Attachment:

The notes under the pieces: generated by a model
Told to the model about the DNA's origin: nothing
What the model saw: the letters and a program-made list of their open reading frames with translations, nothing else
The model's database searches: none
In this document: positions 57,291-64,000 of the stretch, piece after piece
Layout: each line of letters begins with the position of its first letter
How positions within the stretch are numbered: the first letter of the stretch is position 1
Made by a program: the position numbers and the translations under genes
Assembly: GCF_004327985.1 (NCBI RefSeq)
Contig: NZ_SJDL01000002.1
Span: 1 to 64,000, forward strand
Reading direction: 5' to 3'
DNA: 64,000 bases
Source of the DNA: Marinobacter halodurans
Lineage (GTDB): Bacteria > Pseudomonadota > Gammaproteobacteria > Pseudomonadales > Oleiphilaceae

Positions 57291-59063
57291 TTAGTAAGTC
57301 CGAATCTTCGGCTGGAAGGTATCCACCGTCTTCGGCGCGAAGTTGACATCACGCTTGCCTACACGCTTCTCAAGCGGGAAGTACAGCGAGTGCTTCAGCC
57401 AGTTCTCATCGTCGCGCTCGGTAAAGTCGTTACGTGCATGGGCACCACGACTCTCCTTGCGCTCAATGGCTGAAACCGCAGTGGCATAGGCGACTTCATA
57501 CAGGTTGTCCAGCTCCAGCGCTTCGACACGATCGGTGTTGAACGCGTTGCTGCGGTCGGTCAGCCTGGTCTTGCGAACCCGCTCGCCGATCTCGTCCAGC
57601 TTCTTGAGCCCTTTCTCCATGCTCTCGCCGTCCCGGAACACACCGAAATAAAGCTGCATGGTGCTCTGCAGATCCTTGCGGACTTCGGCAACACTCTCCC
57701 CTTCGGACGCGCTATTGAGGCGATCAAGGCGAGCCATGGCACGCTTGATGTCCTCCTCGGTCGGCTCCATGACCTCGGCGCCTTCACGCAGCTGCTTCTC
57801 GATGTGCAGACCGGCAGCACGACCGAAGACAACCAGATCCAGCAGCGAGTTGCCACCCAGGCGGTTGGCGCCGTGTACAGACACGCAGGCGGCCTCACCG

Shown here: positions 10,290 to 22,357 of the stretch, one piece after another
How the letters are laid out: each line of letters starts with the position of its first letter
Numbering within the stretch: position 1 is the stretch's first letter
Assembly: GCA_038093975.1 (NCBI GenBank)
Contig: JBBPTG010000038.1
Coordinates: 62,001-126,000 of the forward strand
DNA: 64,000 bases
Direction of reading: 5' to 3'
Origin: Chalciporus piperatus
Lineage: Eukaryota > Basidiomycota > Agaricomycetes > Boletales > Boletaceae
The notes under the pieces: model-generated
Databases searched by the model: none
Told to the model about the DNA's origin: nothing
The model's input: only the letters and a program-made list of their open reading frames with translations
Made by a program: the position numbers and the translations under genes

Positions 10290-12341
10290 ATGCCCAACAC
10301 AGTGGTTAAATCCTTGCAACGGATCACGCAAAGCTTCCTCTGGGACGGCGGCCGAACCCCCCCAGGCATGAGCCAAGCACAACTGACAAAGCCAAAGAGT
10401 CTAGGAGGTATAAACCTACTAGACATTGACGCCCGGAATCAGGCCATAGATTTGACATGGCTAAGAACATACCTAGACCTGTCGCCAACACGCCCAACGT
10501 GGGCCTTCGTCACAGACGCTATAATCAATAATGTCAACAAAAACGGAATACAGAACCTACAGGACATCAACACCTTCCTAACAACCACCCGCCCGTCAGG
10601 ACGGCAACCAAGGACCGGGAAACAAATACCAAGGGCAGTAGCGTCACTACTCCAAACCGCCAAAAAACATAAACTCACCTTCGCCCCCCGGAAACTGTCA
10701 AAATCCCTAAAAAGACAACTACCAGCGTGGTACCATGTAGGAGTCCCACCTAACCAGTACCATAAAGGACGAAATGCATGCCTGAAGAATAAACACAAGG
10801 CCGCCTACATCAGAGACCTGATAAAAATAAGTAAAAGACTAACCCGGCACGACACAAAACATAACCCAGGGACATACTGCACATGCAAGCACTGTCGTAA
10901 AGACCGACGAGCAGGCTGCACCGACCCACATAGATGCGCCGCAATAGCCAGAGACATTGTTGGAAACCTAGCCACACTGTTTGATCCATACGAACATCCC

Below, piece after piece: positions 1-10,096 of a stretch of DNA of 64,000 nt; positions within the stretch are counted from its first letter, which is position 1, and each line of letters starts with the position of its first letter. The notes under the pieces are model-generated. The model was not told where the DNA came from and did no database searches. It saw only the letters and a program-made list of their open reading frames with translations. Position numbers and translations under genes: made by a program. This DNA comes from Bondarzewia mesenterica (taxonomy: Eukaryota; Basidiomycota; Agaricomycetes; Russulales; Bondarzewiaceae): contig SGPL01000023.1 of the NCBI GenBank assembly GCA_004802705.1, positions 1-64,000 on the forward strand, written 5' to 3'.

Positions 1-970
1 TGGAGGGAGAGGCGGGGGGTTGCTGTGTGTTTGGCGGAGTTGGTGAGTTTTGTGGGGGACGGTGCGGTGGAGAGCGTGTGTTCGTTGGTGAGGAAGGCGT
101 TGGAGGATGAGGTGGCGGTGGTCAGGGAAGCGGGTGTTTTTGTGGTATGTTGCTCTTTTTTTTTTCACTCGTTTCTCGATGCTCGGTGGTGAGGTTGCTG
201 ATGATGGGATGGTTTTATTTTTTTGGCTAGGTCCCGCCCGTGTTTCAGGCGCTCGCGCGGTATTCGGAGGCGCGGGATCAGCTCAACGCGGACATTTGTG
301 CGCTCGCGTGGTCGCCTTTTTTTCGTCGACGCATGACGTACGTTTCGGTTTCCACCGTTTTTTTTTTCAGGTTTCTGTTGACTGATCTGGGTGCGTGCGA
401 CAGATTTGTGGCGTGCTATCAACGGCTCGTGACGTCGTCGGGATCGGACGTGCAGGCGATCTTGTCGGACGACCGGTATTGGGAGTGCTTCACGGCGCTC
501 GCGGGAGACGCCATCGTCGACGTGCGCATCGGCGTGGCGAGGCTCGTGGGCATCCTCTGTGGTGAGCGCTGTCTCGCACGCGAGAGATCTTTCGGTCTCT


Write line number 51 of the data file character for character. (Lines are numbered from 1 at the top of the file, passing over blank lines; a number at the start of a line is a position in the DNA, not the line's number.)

101 TGGAGGATGAGGTGGCGGTGGTCAGGGAAGCGGGTGTTTTTGTGGTATGTTGCTCTTTTTTTTTTCACTCGTTTCTCGATGCTCGGTGGTGAGGTTGCTG